Further Research on Exercise and Breast Cancer Risk.

Recent research published in early online Cancer concluded that mild or intense  exercise and  either before or after menopause may reduce the risk of breast cancer. However, substantial weight gain many negate these results. This information adds to the existing information on exercise and breast cancer by elaborating on such questions as duration, frequency, and intensity and the influence of body type.

The study included 1,504 women with breast cancer (233 noninvasive and 1,271 invasive) and 1,555 women women without breast cancer who acted as controls. All were between age 20 and 98 years of age.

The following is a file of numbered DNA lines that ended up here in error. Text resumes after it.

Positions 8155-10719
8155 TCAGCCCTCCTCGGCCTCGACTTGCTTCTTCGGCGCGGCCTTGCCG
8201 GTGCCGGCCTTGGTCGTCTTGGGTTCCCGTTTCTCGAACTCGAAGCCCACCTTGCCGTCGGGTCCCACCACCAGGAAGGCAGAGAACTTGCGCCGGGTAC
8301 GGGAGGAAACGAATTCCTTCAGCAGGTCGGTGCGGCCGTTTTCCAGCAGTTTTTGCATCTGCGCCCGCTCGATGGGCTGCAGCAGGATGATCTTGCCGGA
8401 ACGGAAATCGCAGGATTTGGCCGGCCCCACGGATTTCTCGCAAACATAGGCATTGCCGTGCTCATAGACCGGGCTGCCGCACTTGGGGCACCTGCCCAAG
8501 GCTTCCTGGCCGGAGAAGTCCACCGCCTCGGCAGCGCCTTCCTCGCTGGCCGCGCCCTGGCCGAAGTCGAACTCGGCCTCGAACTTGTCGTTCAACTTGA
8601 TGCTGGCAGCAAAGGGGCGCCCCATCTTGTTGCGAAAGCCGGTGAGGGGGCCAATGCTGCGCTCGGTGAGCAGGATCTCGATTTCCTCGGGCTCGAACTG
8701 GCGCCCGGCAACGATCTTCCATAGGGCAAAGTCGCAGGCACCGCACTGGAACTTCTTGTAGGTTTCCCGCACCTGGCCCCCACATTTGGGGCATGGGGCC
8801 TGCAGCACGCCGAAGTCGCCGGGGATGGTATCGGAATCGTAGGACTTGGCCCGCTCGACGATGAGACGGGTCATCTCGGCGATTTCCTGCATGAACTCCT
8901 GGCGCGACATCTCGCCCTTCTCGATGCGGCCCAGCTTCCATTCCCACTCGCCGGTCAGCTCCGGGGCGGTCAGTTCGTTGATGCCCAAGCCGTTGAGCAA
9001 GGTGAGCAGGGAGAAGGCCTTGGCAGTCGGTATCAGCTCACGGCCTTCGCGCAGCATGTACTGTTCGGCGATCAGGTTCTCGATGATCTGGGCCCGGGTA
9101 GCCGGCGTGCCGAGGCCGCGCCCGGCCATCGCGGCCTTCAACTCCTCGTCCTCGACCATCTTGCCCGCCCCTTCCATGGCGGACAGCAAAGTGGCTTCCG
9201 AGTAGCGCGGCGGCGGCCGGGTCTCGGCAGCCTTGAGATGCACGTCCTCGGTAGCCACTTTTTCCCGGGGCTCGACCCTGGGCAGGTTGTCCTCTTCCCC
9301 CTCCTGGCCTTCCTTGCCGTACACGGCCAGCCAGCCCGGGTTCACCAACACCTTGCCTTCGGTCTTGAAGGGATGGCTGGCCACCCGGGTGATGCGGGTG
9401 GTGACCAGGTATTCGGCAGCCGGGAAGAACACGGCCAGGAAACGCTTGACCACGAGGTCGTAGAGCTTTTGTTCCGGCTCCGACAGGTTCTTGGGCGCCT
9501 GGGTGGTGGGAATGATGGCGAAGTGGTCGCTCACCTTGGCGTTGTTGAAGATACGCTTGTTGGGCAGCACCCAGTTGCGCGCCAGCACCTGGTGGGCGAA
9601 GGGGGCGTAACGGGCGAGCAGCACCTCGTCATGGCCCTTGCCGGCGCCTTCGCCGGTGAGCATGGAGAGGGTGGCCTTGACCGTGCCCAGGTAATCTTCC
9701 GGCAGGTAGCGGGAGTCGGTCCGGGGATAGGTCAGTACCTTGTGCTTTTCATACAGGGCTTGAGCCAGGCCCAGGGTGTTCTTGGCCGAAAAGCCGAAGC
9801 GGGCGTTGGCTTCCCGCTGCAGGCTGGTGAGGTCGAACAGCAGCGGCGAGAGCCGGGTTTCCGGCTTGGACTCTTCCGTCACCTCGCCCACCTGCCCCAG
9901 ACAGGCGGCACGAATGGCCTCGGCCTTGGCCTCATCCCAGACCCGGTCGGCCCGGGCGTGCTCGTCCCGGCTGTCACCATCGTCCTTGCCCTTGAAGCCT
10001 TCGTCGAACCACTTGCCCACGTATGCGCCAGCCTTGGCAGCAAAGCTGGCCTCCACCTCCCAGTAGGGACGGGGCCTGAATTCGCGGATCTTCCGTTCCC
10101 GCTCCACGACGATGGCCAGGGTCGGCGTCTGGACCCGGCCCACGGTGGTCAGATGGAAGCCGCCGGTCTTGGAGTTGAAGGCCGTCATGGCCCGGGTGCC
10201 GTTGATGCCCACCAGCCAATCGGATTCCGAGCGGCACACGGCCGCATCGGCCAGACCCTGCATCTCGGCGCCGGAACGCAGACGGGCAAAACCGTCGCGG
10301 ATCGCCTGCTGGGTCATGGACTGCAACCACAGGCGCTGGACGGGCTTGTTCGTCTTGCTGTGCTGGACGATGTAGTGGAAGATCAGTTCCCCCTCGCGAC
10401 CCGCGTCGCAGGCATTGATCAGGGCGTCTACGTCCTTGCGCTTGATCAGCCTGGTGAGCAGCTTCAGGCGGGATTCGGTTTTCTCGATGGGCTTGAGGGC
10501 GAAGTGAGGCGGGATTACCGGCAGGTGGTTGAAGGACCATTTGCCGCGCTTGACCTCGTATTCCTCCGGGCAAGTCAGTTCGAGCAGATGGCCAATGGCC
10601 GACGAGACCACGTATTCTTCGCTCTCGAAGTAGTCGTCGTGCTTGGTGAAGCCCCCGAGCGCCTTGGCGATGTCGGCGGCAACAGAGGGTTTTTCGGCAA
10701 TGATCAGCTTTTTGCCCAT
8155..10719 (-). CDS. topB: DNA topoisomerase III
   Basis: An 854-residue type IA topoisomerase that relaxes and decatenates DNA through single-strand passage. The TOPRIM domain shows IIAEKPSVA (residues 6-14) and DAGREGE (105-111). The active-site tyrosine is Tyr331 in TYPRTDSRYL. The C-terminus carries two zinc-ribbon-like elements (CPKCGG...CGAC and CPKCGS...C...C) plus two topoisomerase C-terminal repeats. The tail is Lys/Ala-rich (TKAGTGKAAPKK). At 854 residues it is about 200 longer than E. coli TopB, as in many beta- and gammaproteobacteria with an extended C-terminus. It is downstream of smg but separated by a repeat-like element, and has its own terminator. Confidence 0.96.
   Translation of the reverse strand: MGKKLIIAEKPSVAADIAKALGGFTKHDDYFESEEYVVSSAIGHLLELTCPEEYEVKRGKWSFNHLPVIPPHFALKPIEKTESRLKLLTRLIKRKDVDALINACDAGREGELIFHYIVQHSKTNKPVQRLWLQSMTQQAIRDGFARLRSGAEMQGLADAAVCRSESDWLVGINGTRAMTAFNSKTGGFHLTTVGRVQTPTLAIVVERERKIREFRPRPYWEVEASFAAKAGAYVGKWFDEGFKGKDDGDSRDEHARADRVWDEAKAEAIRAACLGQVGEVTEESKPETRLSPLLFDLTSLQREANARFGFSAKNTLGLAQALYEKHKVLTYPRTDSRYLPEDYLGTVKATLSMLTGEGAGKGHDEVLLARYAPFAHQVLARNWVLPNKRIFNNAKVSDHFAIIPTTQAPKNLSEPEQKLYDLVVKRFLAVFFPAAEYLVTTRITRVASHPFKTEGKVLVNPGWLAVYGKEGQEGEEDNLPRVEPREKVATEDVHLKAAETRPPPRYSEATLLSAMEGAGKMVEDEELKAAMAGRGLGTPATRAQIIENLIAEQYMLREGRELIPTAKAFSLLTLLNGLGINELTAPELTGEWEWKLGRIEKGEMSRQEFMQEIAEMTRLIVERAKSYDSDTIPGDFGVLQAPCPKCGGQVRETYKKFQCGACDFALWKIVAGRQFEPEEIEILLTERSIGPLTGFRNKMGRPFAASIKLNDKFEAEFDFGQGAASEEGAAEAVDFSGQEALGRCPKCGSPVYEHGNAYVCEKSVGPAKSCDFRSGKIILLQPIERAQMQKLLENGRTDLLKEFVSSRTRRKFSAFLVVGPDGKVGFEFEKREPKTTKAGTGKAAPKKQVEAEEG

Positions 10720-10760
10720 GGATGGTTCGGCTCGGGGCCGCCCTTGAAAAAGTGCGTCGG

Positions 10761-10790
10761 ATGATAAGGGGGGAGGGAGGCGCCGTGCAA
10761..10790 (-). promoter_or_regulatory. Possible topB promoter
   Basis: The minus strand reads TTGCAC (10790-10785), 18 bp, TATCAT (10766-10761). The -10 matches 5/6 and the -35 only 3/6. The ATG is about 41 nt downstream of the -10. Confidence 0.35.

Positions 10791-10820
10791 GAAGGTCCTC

Results showed that women who exercised during reproductive or postmenopausal years had a reduced risk of developing breast cancer with those exercising 10 to 19 hours a week experiencing the greatest benefit of about 30% reduced risk. Exercise at all levels of intensity reduced the risk of breast cancer and seemed to preferentially reduce the risk of hormone receptor positive breast cancer (ER or PR positive) that is the most common type of breast cancer among American women.  When researchers looked at the joint effects of phy6sical activity, weight gain, and body size, they found that women who were active but who gained a significant amount of weight, especially after menopause, had an increased risk of developing breast cancer indicating that weight gain eliminates the beneficial effect of exercise on breast cancer risk.

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